Children's Tylenol liquid recalled after bacteria is found

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Parents: Check your medicine cabinets. Tylenol is quietly recalling batches of children and infant Tylenol liquid made between April 2008 and June 2008 after bacteria was found in one of the raw materials used to make the product.

McNeil Consumer Healthcare, the subsidiary of Johnson & Johnson that makes Tylenol, asserts all of its products now on the market are safe and that the bacteria found in the raw material never made it into any of its products.

"It was decided, as a precaution, to recall all product that utilized any of the raw material manufactured at the same time as the raw material that tested positive for the bacteria," McNeil said in a letter to health care professionals. "Please note: No bacteria has been detected in finished product and the finished product has met all specifications."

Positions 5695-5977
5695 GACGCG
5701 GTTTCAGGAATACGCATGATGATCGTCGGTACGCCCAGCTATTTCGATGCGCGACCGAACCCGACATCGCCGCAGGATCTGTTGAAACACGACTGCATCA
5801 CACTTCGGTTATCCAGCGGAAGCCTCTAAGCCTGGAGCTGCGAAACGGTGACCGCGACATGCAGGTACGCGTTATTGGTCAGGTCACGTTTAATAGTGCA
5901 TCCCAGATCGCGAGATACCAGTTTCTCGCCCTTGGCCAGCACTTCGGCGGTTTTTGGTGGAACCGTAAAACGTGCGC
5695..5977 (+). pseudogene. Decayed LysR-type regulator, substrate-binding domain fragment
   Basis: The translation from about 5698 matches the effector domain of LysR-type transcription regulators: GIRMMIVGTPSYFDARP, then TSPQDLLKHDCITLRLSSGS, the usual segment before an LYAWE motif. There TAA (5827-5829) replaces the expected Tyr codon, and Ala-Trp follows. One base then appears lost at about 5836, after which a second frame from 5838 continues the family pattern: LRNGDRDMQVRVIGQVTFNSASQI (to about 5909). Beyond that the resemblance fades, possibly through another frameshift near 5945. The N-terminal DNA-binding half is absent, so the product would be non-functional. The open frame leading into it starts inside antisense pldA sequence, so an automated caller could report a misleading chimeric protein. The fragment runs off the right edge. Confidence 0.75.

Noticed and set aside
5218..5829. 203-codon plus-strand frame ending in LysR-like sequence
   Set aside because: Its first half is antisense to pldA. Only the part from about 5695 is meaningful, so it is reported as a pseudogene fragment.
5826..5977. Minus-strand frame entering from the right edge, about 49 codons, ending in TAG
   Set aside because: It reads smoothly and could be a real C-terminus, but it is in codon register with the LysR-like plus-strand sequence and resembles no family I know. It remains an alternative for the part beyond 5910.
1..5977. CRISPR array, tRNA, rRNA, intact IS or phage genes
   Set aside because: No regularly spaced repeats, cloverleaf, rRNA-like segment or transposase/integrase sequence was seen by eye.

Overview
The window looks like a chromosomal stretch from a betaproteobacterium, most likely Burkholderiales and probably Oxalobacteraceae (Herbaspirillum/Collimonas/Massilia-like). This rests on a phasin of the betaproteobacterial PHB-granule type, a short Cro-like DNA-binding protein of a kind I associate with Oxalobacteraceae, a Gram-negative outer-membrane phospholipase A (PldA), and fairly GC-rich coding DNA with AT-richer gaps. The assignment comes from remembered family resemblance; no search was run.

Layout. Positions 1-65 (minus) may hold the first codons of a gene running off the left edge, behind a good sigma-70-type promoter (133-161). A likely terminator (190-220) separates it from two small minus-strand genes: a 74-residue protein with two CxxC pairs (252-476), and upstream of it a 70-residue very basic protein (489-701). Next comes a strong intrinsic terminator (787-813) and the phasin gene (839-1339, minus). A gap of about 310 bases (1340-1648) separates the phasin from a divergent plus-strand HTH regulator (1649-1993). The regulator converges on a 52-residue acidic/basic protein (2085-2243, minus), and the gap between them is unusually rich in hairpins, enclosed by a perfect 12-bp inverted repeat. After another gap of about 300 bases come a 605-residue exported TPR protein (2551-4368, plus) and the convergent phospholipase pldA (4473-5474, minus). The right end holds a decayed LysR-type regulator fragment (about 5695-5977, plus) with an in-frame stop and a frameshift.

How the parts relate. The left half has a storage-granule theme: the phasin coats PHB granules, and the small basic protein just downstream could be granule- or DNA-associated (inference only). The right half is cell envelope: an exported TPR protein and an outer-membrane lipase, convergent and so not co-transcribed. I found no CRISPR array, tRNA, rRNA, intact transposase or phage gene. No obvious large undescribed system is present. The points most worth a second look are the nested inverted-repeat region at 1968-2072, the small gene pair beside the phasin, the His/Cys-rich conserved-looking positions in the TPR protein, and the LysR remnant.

The issue only involves Tylenol's liquid products, the company said, not its "Meltaway" line.

The letter to doctors was posted to the Tylenol Professional website last week, and an abbreviated acknowledgment was posted today on McNeil Consumer Healthcare's Tylenol site. The U.S. Food and Drug Administration, which McNeil said it "consulted" with, had no information about the recall on its site as of today.

UPDATE (9/25): The FDA has posted a notice of the recall, referring consumers to the notice sent to medical professionals.

"The company is implementing this voluntary recall at the warehouse and retail levels, because examination of one of the inactive ingredients did not meet internal testing requirements," the company wrote. "However, the packaged product, shipped to retailers by the company, has met all specifications."

The lot numbers are on the bottom of the box the Tylenol came in, as well as on the sticker that goes around the bottle. A list of all 21 products subject to the recall can be found here.

Those with the products who have questions are asked to call McNeil's Consumer Call Care Center at 800-962-5357 weekdays between 8 a.m. and 8 p.m. Eastern Time. If you have given one of the products to a child and have concerns, McNeil suggests contacting your doctor.

Unlike most recalls, McNeil does not make any suggestions for returning or disposing of the product. However, in its note to doctors, McNeil said anyone calling the toll-free number will be given a coupon for a free replacement bottle.

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